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THE DEMAND DRIVEN ADAPTIVE ENTERPRISE (DDAE) MODEL

The Demand Driven Adaptive Enterprise (DDAE) model is a management model enabling enterprises to sense market changes, adapt to complex and volatile environments, and develop market driven innovation strategies.  The fundamental principles of flow management are combined with the emerging science of complex adaptive systems (CAS).

Demand Driven Adaptive Enterprise

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A QUICK INTRODUCTION

Dick Ling and Carol Ptak discuss the DDAE model with a group of executives. The video is provided courtesy of DDI Global Affiliate Camelot Management Group.

A LONGER INTRODUCTION

Carol Ptak and Chad Smith discuss the framework to convert an organization to a Demand Driven Adaptive Enterprise.  Video recorded April 1, 2020.

THE THREE COMPONENTS OF THE DDAE MODEL

The DDAE model spans the organization’s operational, tactical, and strategic ranges through its three primary components: The Demand Driven Operating Model, Demand Driven Sales & Operations Planning, and Adaptive Sales & Operations Planning.   The model utilizes a process of emergence, feedback and selection through adaptive cycles to continuously respond and adapt to the complex, changing, and volatile supply chain circumstances in existence today.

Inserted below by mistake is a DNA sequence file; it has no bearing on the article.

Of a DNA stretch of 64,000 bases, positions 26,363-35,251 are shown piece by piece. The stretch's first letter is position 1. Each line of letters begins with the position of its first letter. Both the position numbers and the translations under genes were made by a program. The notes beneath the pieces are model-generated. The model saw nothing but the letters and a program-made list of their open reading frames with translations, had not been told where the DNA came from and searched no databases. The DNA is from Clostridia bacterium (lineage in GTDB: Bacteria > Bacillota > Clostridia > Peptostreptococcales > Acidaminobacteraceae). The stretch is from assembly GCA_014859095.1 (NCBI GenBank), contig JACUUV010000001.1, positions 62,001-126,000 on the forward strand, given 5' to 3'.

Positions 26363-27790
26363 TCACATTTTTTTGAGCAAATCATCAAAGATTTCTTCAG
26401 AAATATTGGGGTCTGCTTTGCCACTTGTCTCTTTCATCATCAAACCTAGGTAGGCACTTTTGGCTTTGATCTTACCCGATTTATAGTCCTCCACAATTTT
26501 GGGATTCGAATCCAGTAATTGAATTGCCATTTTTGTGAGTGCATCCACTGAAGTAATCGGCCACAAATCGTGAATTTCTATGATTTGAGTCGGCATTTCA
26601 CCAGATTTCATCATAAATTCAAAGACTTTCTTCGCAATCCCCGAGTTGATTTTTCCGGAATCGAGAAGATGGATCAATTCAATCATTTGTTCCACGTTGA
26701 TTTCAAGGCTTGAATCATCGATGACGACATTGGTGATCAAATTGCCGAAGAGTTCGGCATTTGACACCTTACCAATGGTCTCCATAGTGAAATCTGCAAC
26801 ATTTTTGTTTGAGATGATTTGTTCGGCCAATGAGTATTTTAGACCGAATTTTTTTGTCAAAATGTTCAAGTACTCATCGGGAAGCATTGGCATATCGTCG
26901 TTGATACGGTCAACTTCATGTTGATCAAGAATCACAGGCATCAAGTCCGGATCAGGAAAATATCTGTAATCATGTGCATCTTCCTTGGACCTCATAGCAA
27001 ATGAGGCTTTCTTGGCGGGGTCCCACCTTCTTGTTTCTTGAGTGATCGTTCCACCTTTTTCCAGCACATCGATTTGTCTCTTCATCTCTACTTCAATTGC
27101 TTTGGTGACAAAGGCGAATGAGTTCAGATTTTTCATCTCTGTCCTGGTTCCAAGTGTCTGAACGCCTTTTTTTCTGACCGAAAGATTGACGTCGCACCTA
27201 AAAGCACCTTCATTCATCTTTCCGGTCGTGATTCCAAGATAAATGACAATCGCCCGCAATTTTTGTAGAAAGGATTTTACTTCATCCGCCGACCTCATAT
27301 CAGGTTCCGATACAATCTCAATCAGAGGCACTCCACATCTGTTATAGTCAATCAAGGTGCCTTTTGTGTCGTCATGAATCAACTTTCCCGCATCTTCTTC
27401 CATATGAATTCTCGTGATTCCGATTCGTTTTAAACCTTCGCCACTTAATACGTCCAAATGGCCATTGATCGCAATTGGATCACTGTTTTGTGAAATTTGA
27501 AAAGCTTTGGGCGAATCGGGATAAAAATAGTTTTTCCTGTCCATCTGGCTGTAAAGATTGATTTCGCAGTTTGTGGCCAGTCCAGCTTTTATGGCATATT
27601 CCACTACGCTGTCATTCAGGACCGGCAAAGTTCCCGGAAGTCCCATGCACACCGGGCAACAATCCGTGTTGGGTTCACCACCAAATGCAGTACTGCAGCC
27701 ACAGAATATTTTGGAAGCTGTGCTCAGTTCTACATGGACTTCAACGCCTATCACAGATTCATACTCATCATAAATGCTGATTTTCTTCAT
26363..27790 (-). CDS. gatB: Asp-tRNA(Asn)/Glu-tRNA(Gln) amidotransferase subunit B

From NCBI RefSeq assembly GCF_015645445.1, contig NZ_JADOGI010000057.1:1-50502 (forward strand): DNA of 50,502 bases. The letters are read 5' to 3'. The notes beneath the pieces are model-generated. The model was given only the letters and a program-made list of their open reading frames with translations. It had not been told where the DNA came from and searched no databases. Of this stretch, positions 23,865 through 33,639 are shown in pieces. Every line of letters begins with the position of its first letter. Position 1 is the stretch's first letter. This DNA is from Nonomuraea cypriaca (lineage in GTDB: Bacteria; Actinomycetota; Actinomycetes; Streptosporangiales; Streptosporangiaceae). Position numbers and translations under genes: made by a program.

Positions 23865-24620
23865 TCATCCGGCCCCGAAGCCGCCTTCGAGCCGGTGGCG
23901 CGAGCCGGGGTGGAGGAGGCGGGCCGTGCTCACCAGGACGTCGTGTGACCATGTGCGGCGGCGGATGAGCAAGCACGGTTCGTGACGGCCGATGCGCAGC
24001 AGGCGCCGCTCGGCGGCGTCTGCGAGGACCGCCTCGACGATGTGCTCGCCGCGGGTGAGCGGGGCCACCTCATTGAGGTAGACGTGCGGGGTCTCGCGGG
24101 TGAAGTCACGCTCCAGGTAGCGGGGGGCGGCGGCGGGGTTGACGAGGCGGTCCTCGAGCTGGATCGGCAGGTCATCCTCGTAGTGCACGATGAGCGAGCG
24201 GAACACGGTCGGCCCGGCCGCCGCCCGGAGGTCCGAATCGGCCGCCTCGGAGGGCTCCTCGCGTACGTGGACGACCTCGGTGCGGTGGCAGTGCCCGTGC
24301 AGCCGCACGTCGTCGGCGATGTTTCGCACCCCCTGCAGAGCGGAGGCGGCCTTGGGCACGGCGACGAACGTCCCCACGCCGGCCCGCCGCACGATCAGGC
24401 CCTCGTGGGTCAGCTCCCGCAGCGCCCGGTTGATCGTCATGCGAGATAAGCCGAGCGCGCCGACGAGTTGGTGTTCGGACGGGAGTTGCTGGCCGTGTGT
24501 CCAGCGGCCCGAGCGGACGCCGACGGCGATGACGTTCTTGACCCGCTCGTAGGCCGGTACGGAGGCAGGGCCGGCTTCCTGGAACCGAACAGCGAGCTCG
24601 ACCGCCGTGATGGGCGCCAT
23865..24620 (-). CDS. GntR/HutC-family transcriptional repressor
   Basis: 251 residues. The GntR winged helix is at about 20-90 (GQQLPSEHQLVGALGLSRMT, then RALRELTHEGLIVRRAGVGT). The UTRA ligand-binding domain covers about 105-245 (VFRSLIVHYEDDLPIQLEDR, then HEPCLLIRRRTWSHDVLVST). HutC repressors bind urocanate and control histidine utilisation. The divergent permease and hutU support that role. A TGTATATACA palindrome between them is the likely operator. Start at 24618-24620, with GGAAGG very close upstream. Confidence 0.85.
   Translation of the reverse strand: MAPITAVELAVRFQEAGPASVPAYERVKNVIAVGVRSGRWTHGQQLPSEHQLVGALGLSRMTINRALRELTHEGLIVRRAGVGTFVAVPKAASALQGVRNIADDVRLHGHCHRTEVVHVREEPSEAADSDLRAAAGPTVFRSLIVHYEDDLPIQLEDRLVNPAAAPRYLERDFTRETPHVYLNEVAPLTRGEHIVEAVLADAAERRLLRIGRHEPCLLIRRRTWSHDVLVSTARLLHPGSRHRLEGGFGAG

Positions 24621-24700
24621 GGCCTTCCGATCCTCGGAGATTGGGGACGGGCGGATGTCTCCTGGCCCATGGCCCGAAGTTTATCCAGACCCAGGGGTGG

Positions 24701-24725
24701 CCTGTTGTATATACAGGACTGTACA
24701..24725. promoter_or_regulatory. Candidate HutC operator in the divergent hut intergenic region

Demand Driven Adaptive Enterprise schema

THE DEMAND DRIVEN OPERATING MODEL (DDOM)

A Demand Driven Operating Model (DDOM) is a supply order generation, operational scheduling and execution model utilizing actual demand in combination with strategic decoupling and control points and stock, time and capacity buffers in order to create a predictable and agile system that promotes and protects the flow of relevant information and materials within the operational relevant range (hourly, daily and weekly).  A DDOM’s key parameters are set through the Demand Driven Sales & Operations Planning (DDS&OP) process to meet the stated business and market objectives while minimizing working capital and expedite-related expenses.

The Demand Driven Operating Model (DDOM)

DEMAND DRIVEN SALES & OPERATIONS PLANNING (DDS&OP)